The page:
Horror Story of the Week – Wayne C. Rogers: Code of Honor
“Code of Honor”
Wayne C. Rogers
September, 1968—A Vietcong tunnel complex, seven miles south of the Cambodian border and three miles due west of the U.S. Army Special Forces base camp, Duc Hue.
The harsh smell of death was horrendous inside the black tunnel.
It caused the bile to rise up in U.S. Army Sergeant Steve Thompson’s throat. Before he knew what was happening, the Vietnamese food he’d had for breakfast was being spewed out onto the dirt floor. He only had a split second to whip his head to the right and throw up so he wouldn’t have to crawl through the damn mess. When Thompson was finally finished with heaving his guts out, he wiped his mouth with the back of his arm and shined the right-angled flashlight at the rotting body of the Vietcong soldier. The flashlight had a red gel over the lens to keep him from being blinded whenever he switched it on; but, it also seemed to cast everything within an eerie atmosphere that was often found in carnival funhouses.
The torso of the Vietnamese man was missing a head. The rib cage had been torn apart through the opened shirt and the internal organs were stretched out along the tunnel floor. There was a rifle in the man’s left hand, but it looked like he hadn’t been able to get off a single shot before being viciously killed. What made matters even worse was that the body was covered with hundreds of hungry insects, and the tunnel rat was going to have to crawl around it.
Trying not to freak out as he slowly eased his way passed the corpse, Thompson listened for the slightest noise in the darkness ahead. He knew that whatever had killed the man might still be in the tunnel complex. There was no sense in taking chances. Not hearing anything didn’t bring him the slightest bit of comfort. Thompson pulled out the Colt .45 semi-automatic pistol that he kept at the small of his back. He cocked the hammer so he’d be ready for any nasty surprises. He didn’t like using the handgun unless he had to. It was loud and announced his presence to everyone below ground.
Shuffling along for another twenty minutes on his elbows, Thompson came upon a shaft with an opened trap door in the floor. He shined the light into the hole as he stuck his head over the edge and gazed downward. He saw an old wooden ladder fastened to the wall and another tunnel to the side of it.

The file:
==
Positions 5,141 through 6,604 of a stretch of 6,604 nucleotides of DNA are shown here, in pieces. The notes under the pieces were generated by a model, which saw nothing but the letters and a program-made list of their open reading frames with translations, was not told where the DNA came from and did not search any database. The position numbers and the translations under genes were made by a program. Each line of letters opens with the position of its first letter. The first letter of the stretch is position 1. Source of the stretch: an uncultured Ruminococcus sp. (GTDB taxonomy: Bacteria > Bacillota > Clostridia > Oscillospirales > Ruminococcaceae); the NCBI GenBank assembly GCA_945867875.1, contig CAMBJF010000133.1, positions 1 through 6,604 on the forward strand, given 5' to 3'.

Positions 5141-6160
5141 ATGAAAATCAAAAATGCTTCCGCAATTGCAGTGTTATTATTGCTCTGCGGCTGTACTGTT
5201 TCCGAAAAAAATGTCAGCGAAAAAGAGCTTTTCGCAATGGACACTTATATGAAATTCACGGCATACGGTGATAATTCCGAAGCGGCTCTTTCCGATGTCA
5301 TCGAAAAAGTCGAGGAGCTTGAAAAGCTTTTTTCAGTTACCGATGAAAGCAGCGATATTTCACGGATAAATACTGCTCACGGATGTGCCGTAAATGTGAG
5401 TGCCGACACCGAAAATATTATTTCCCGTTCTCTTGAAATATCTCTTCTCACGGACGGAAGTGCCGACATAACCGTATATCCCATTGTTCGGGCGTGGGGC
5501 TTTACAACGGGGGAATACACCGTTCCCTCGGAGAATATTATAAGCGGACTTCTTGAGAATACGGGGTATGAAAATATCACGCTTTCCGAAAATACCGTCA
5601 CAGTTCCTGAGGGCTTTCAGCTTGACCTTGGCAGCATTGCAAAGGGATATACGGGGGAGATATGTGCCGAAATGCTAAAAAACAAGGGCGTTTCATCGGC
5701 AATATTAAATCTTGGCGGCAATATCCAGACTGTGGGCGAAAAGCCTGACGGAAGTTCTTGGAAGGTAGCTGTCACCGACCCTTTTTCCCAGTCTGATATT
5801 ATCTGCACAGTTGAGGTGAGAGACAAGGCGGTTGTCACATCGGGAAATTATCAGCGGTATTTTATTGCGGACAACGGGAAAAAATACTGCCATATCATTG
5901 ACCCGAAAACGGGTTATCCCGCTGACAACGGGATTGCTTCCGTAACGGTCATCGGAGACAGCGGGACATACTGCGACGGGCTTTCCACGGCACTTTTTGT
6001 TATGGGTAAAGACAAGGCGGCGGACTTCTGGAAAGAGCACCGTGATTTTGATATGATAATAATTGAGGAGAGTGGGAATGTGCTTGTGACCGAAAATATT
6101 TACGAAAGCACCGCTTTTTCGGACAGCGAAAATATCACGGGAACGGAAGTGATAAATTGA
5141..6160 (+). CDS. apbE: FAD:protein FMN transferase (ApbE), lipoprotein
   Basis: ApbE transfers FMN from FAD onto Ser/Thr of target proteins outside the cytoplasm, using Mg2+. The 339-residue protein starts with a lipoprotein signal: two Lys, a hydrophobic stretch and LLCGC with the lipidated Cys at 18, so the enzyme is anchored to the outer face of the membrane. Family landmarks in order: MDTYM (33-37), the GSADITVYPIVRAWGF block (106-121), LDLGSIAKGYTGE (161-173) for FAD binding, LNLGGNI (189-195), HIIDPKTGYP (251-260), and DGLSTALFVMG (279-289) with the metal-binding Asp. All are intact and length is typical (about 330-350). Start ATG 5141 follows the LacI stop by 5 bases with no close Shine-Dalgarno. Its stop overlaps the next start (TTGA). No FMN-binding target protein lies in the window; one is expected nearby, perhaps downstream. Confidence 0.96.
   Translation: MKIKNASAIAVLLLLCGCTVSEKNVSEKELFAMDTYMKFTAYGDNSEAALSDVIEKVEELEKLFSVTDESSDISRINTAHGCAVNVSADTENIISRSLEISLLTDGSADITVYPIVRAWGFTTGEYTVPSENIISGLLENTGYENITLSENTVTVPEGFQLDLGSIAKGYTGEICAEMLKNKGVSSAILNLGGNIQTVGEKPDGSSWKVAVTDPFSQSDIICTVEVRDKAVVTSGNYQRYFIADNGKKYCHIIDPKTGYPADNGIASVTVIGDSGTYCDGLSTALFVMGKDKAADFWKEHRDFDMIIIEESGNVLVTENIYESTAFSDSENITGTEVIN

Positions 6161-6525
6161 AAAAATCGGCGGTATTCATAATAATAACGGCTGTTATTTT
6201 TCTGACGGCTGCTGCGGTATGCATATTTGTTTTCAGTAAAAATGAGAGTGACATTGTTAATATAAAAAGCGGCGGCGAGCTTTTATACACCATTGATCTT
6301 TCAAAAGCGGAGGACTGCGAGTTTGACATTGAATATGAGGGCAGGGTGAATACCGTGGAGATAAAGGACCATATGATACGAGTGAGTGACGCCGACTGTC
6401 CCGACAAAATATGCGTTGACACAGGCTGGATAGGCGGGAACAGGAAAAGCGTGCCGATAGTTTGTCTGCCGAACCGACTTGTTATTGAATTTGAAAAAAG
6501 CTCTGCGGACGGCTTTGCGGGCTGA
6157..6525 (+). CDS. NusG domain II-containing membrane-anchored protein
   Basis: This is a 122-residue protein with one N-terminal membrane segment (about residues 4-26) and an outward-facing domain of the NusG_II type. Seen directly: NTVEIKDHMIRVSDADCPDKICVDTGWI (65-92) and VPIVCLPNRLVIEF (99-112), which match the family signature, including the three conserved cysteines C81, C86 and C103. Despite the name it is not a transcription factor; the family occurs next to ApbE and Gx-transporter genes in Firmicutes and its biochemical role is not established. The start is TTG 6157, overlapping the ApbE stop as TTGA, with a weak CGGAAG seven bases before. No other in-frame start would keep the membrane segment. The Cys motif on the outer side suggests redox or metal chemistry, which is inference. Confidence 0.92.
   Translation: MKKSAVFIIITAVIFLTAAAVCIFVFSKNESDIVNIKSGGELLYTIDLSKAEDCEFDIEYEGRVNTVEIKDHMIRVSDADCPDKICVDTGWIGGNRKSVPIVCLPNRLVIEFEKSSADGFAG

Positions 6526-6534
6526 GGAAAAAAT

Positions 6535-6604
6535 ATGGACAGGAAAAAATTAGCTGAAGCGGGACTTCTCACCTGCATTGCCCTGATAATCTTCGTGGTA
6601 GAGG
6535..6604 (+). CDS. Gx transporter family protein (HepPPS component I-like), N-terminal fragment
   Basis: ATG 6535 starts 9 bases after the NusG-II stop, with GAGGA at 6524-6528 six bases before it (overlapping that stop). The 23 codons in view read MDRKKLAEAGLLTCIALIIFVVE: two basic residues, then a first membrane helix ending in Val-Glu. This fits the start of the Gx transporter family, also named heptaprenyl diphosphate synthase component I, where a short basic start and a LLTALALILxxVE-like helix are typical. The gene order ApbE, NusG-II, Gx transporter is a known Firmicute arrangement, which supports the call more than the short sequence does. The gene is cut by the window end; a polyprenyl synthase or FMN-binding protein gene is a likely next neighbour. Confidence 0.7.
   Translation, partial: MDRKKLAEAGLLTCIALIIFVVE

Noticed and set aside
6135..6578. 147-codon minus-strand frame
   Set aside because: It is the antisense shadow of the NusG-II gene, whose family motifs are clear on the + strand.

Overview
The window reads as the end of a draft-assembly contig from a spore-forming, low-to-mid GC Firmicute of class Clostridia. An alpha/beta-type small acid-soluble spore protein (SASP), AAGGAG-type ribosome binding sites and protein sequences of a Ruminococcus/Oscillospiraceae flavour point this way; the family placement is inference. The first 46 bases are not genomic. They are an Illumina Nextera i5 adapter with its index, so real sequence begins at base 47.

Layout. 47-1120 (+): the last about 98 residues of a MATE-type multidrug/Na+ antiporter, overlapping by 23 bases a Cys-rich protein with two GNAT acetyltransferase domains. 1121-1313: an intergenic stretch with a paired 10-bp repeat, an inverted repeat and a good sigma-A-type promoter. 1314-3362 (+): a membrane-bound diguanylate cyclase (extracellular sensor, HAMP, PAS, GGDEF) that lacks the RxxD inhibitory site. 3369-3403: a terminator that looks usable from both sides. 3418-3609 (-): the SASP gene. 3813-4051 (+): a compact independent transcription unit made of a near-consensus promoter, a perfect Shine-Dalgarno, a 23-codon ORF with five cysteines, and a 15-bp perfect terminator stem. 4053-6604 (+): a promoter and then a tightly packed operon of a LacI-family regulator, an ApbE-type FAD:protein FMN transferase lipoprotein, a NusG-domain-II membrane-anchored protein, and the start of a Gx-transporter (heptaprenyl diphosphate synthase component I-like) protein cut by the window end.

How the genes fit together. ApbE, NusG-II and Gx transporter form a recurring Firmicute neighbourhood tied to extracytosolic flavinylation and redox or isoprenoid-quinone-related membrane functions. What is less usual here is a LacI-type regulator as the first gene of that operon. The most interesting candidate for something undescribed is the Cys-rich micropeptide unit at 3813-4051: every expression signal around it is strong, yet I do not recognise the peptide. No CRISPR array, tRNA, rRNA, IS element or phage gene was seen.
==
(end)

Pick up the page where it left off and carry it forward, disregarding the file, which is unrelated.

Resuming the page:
Thompson was going to need both hands for the climb. Easing the hammer down against the firing pin of the handgun, he stuck the weapon and the flashlight into his fatigues. He then eased his legs over the edge and lowered his upper body into the hole. He was on the second level a few seconds later. Taking out the flashlight, Thompson shined it at the narrow passage to the right. He stepped over to the opening, squatted down, and carefully checked its outer perimeter for booby traps.
The entrance was clean.
He entered it head first with the flashlight guiding his way. Fifteen minutes later, he saw another opened trap door a few yards away. This one had light emanating from the inside. He inched his way over to the square hole and listened for any sounds coming from the third level. The only thing he heard was a faint humming noise. After a moment, Thompson stuck his head into the hole and looked down. All he could see was another ladder and a hard-clay floor. Shifting his head a little, he noticed a string of white Christmas bulbs stapled to the ceiling. This was where the light was coming from.
Sticking the flashlight back down his green fatigues, he slid into the hole like the rat he was and dropped quietly down to the hard floor. He drew the Colt, cocked the hammer back, and started walking down the corridor with the pistol pointed ahead in a two-handed grip as his eyes moved quickly from left-to-right and back again.
Thompson had to assume the complex was filled with Vietcong soldiers and, to a certain degree, he was right.
Only they were dead.
As the tunnel rat made his way down the silent corridor, he came upon numerous bodies of Vietnamese (men, women and children) lying in various frozen positions of death. Nearly each one was missing a head. Some of the Vietcong soldiers even had a rifle in their hand, but it seemed as if they’d been unable to get off a shot. All the bodies were bloated with gases and covered with insects, meaning this had happened at least three days ago…maybe four.
The American soldier continued on with his search of the complex. He came upon a small chamber to his right. Glancing inside, he saw a gasoline-powered generator that was keeping the ceiling lights on and causing the humming sound.
He kept moving down the passage, stepping over the dead. During the next half hour, Thompson checked out a mess hall with over-turned tables and chairs and more bodies scattered around. He came upon two dormitories with bunk beds—one for men and the other for women and children. Everyone he found inside the rooms was ripped apart by some kind of psychotic madman. For the life of him, Thompson couldn’t figure out what kind of human being could do something like this.